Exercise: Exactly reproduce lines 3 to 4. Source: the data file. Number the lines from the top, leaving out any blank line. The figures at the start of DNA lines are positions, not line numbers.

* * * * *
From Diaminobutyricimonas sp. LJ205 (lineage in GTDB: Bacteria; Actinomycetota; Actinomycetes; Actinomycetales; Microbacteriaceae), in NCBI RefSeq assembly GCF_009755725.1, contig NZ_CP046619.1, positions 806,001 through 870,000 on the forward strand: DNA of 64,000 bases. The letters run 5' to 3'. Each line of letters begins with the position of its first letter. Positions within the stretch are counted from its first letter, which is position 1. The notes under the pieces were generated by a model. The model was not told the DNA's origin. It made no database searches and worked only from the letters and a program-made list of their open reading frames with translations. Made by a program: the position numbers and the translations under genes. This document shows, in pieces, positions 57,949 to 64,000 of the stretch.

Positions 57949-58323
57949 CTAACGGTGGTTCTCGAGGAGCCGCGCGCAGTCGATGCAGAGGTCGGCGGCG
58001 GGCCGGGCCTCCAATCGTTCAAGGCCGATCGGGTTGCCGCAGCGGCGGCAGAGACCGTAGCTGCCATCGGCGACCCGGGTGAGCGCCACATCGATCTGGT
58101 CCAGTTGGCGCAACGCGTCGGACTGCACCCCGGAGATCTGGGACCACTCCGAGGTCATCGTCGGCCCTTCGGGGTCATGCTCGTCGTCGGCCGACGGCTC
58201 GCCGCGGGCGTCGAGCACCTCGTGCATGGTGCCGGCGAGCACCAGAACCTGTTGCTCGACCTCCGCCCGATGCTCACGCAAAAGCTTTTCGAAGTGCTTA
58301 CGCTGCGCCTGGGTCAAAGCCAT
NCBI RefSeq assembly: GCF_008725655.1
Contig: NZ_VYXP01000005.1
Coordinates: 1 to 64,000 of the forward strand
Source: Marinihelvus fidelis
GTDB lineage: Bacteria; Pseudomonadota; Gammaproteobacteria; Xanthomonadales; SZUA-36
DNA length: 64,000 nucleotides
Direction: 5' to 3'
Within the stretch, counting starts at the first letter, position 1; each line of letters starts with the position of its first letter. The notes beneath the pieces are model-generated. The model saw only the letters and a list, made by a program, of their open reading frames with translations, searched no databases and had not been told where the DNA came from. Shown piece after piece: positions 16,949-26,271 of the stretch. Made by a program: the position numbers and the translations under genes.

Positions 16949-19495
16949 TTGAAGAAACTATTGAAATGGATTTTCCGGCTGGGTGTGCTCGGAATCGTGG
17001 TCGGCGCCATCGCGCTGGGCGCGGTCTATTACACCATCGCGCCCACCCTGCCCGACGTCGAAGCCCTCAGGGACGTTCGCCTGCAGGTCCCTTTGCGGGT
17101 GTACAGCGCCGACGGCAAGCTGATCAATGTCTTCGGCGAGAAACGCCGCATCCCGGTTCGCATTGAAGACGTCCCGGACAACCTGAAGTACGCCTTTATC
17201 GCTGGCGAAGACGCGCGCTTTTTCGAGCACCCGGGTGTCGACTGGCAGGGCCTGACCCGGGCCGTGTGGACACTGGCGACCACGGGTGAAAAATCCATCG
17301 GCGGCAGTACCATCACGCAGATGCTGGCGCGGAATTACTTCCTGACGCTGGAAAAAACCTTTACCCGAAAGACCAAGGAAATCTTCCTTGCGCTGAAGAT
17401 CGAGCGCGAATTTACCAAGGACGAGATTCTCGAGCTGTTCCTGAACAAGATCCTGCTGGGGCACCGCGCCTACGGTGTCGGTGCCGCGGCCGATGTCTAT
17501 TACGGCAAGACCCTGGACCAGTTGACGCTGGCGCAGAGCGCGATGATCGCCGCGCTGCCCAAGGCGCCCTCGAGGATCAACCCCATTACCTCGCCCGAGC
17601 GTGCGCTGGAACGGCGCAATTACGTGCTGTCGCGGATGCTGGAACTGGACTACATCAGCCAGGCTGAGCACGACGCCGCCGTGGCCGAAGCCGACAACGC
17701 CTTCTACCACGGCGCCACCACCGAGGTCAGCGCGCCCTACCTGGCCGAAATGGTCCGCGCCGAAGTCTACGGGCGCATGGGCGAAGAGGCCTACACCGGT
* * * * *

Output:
57949 CTAACGGTGGTTCTCGAGGAGCCGCGCGCAGTCGATGCAGAGGTCGGCGGCG
58001 GGCCGGGCCTCCAATCGTTCAAGGCCGATCGGGTTGCCGCAGCGGCGGCAGAGACCGTAGCTGCCATCGGCGACCCGGGTGAGCGCCACATCGATCTGGT